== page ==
New technologies have laid down the foundations for a circular economy of water by tapping into an unexploited reserve of sustainable raw materials.
Society has evolved to extract water from limited resources, but the increasing cost of treating these diminishing supplies has started to turn the tide on this linear mindset.
“Water utility companies pay huge expenses in managing and [disposing of] waste so they see the circular economy as a way to save money,” said Charles-Xavier Sockeel, a sustainable business engineer at Strane Innovation, a start-up studio in France.
By the middle of this century, the circular economy could reduce the consumption of water from primary resources by 53%, but before utility companies invest in the solutions to achieve this they need to know they are profitable – and that’s where start-ups come in.
“We see a symbiosis between the water sector and other industrial sectors,” said Sockeel, adding that Strane Innovation is working to commercialize the transformation of wastewater into products for other markets, like building materials or fertilizers.
To make this happen the start-up specialists teamed up with NextGen, an EU-funded project that brought together 30 different organizations to demonstrate technological solutions for the circular economy of water.
Sockeel’s role is to analyze NextGen’s tried and tested technologies to see where best they could be scaled up. One promising example is a portable wastewater mining unit in Greece, which was successfully trialled in Athens where it extracted sewage before cleaning and reusing wastewater to irrigate a public park. The unit also has a rapid composting process that turned any leftover plant materials into fertilizers.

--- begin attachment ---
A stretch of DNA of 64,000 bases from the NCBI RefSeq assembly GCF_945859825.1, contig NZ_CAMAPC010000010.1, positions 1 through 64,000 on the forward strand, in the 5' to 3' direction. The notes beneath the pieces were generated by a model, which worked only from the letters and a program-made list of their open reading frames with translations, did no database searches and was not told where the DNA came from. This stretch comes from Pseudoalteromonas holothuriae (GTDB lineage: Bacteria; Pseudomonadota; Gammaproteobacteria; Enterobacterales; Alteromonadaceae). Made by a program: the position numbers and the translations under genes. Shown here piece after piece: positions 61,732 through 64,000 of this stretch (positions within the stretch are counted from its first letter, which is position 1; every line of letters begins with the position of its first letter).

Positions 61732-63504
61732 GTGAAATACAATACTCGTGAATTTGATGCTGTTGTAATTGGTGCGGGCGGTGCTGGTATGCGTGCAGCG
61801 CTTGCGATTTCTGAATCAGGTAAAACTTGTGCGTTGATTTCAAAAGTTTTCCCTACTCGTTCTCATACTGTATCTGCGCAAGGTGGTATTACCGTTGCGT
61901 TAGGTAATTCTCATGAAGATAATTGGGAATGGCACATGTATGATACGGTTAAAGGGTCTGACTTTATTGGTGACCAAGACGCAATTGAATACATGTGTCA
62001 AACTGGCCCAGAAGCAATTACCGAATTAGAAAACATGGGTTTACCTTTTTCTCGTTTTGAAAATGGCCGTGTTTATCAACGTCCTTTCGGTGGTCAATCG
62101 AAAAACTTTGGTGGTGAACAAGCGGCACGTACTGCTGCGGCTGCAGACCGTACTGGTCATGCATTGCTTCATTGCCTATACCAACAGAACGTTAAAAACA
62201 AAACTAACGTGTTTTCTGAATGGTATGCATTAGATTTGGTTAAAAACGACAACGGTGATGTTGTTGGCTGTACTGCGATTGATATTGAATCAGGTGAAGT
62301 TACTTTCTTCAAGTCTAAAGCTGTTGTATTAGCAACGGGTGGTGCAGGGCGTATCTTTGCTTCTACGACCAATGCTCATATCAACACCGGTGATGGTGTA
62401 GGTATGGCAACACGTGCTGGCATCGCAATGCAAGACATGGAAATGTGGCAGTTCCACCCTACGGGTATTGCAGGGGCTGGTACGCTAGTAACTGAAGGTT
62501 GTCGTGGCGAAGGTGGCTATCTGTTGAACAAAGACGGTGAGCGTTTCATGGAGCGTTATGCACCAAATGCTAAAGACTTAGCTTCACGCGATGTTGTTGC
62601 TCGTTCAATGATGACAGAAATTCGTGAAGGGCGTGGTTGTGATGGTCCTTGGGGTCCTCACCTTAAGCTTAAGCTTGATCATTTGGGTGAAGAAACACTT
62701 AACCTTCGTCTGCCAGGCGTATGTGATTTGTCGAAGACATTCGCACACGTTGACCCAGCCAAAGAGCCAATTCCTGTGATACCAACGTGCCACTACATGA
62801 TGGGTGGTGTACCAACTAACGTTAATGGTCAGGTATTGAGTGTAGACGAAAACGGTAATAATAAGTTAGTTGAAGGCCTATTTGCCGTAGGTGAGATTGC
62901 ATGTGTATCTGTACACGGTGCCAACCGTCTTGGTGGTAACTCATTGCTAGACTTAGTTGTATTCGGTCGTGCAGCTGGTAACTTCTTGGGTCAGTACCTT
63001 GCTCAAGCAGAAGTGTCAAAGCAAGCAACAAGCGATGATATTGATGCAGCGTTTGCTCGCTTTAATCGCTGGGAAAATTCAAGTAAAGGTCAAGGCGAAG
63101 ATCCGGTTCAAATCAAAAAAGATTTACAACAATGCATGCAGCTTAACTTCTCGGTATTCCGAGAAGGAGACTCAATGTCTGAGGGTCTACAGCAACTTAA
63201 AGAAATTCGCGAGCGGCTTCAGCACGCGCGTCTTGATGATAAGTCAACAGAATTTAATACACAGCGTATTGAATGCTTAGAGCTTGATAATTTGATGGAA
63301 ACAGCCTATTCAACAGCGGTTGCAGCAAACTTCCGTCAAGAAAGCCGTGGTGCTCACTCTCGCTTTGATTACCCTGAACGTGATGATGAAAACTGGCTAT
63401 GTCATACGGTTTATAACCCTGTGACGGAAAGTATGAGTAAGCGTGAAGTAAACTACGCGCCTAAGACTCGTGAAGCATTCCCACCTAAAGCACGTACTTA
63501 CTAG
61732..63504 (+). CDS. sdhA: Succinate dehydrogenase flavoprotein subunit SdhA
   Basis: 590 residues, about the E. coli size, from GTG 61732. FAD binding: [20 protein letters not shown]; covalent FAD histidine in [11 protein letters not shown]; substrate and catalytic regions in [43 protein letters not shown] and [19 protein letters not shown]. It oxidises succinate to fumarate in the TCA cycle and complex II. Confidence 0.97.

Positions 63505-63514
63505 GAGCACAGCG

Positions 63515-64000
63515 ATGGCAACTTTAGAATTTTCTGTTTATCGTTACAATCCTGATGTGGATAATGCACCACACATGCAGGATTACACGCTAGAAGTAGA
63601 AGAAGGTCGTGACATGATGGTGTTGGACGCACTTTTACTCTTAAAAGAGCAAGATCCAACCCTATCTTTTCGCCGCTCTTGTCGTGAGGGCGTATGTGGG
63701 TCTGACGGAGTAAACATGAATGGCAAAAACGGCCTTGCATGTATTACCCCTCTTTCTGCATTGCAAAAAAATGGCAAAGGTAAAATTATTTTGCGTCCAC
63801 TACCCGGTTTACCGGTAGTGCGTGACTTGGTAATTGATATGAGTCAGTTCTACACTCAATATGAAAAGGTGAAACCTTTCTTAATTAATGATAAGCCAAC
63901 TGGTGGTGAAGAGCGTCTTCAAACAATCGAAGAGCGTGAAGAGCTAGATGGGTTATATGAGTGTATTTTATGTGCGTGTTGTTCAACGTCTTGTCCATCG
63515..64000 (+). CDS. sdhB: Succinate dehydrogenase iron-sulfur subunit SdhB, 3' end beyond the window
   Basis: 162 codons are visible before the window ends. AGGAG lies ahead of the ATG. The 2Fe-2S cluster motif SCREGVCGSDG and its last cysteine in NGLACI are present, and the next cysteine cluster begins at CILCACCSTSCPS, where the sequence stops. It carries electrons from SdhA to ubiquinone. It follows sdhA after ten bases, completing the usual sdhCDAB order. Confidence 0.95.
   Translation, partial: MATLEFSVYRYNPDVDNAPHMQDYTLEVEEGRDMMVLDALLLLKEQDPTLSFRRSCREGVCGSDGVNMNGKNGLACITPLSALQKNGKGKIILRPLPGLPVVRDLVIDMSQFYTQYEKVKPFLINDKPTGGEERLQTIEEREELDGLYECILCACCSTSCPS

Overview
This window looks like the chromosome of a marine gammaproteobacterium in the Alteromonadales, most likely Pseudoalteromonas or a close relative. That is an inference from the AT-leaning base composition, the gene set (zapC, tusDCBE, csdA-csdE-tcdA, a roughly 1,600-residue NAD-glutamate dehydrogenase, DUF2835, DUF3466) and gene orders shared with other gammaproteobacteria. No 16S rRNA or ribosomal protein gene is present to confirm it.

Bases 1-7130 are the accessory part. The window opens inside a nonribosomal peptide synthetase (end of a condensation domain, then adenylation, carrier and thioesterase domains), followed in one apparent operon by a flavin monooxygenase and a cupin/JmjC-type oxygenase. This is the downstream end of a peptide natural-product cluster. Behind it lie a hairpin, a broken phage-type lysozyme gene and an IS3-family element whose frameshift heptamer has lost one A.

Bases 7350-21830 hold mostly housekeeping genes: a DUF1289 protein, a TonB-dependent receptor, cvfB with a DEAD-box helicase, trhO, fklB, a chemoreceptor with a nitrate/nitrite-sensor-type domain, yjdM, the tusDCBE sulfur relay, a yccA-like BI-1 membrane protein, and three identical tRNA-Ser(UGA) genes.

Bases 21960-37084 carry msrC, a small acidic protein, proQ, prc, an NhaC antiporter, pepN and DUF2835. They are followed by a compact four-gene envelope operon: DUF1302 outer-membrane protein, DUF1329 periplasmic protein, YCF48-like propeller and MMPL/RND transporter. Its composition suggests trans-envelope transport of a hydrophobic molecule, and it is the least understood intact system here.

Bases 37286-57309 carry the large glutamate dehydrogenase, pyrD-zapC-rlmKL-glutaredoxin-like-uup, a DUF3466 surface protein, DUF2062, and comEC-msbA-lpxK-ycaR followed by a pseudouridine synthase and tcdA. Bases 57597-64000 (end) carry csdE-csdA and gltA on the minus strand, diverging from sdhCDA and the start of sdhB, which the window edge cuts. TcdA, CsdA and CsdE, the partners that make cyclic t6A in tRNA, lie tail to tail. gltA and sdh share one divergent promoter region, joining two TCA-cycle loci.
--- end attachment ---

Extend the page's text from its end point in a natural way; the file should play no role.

Sockeel is now working on a business model to commercialize the circular technology by exploring where else the Greek mining unit could be successful. “The first step is to map where else we have a similar sewer network,” he said.
Once Strane Innovation identifies a market for NextGen’s technologies they begin a feasibility study and develop a business plan. Unfortunately, Sockeel has noticed a common challenge in scaling up these solutions – regulation.
“It’s still one of biggest barriers in Europe,” he said, adding that EU member states often have incompatible, time-consuming, and costly paperwork to determine if reused water or harvested materials are safe to be reintroduced back into the market.
Some relief could come from the European Commission with the EU executive considering rules that could make it easier to reuse treated water and reclaimed byproducts, as part of its Circular Economy Action Plan – but any regulatory change is still several years away.
The sooner a more harmonized regulatory playing field exists the better, Sockeel says, but he still believes there are profits to be made in the meantime – adding that commercializing these solutions is more a question of ‘when’, rather than ‘if’. “The circular economy in the water sector is already mainstream”, he said.